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Low Town (Low Town, #1)
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Group Reads Discussions > Low Town Trilogy [Spoilers]

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message 1: by Chompa, Founding Father (new) - rated it 5 stars

Chompa | 477 comments Mod
This is for those happy folk who read the entire series instead of just the first book. Spoilers may fly fast and free.


message 2: by Chompa, Founding Father (new) - rated it 5 stars

Chompa | 477 comments Mod
It is pretty obvious this is only a trilogy isn't it?

The Warden's death didn't surprise me too much as he was expecting it, but then toward the end it seemed like maybe he'd actually get away.

Adolphus dying was a shock that made me cuss out loud.

Also - the revelation of what caused him to leave the secret police was quite interesting. He had never shown much of an interest in women through the series and can now see why.


message 3: by Mel (new) - rated it 3 stars

Mel | 88 comments The Warden's death didn't surprise me too much as he was expecting it, but then toward the end it seemed like maybe he'd actually get away.
..."


It was at 52% of the book, where the Warden was discussing how he was the only "real Low Town-er" and then the witch told him that he is never leaving either. At that point, I was convinced he would die. If we had the thread then, I would have come here to place a bet.


message 4: by Tracey the Lizard Queen, First In, Last Out (new) - rated it 4 stars

Tracey the Lizard Queen | 573 comments Mod
It would be awesome if Polansky did a book about Wren sometime in the future.


message 5: by Chompa, Founding Father (new) - rated it 5 stars

Chompa | 477 comments Mod
I agree. If the series was to continue in some manner, I think Wren is the likely way to go.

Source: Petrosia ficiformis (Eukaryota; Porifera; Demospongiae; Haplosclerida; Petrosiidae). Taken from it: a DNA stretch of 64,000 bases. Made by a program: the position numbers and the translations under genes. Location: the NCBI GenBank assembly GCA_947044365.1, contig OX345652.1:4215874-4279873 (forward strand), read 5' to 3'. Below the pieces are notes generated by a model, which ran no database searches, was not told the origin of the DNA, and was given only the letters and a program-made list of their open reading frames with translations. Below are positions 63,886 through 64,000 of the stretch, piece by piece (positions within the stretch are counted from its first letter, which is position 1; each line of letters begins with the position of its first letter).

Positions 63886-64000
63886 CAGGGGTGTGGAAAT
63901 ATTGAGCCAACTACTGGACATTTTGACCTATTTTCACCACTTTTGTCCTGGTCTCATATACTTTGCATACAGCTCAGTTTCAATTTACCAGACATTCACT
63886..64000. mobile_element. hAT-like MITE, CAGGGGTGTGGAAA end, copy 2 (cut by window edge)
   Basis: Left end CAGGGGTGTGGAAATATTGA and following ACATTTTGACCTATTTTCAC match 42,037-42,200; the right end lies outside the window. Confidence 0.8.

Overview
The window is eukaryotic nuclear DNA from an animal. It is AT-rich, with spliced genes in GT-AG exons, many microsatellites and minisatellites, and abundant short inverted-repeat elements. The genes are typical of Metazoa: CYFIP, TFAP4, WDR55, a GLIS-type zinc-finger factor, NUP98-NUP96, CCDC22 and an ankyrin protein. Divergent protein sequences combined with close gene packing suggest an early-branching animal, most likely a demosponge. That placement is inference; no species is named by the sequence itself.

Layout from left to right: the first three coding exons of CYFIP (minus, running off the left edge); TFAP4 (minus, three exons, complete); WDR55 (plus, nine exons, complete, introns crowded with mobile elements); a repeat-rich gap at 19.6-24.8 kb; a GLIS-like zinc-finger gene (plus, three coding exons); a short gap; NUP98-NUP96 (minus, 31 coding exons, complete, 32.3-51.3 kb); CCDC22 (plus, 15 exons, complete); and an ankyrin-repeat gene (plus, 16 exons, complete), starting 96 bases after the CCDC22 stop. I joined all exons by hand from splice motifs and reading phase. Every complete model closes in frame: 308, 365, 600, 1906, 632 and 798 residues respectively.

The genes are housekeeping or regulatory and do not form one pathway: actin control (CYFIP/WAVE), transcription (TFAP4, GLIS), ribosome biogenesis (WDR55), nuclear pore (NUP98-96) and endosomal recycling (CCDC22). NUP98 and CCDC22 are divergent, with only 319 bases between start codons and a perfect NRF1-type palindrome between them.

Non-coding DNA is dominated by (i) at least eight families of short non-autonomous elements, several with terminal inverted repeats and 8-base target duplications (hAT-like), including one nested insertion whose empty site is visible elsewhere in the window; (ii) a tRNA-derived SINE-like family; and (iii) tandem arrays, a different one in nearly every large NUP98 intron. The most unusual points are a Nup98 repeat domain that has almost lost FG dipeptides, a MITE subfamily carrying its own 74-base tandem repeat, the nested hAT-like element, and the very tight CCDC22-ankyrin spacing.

message 6: by Tracey the Lizard Queen, First In, Last Out (new) - rated it 4 stars

Tracey the Lizard Queen | 573 comments Mod
You always got the sense that the Warden would never leave Low Town, but I was a little surprised it was Guisgard. Didn't think he had the stomach for it.


message 7: by Chompa, Founding Father (new) - rated it 5 stars

Chompa | 477 comments Mod
I agree. He didn't seem to have the ambition. I guess he was just good at hiding his ambition and ruthlessness, which I guess makes him well qualified.


message 8: by Mel (new) - rated it 3 stars

Mel | 88 comments I was just pissed that they killed Adolphus. It seems as if the death was written only to hurt the Warden.


Brittany | 552 comments Mod
Yea I definitely re-read the entry to the chapter where Adolfus dies several times cussing. I knew as soon as I took a shining to the Warden he was as good as dead. he wouldn't have survived a normal life playing daddy anyways. I love to go about Wren but I won't be suprised if I never see it. They made it seem Wren was destined for a different path and the only reason he killed was for the warden and even then he was sick over it and didn't enjoy it. I thought it was fitting for it to be Guiscard in the end but I didn't see it coming. It definitely made him the perfect replacement for the old man.
Ever notice that almost everyone is depicted as straight up ugly minus Celia, Albertine, and the the officers? Usually just the gay ones come to think of it. He even makes it a point to describe their pig noses, squat bodies, beady slanty eyes, etc... Seriously everyone in low town seems hideous. Was that the point?


Brittany | 552 comments Mod
When I first started reading I commented on the urban slang cracking me up. As it progressed it sometimes felt more familiar. When Polansky wrote that a character "dipped" down an alleyway, I was immediately transported back to the 90s and no longer suprised at his age. We were practically school mates hahaha


message 11: by Chompa, Founding Father (new) - rated it 5 stars

Chompa | 477 comments Mod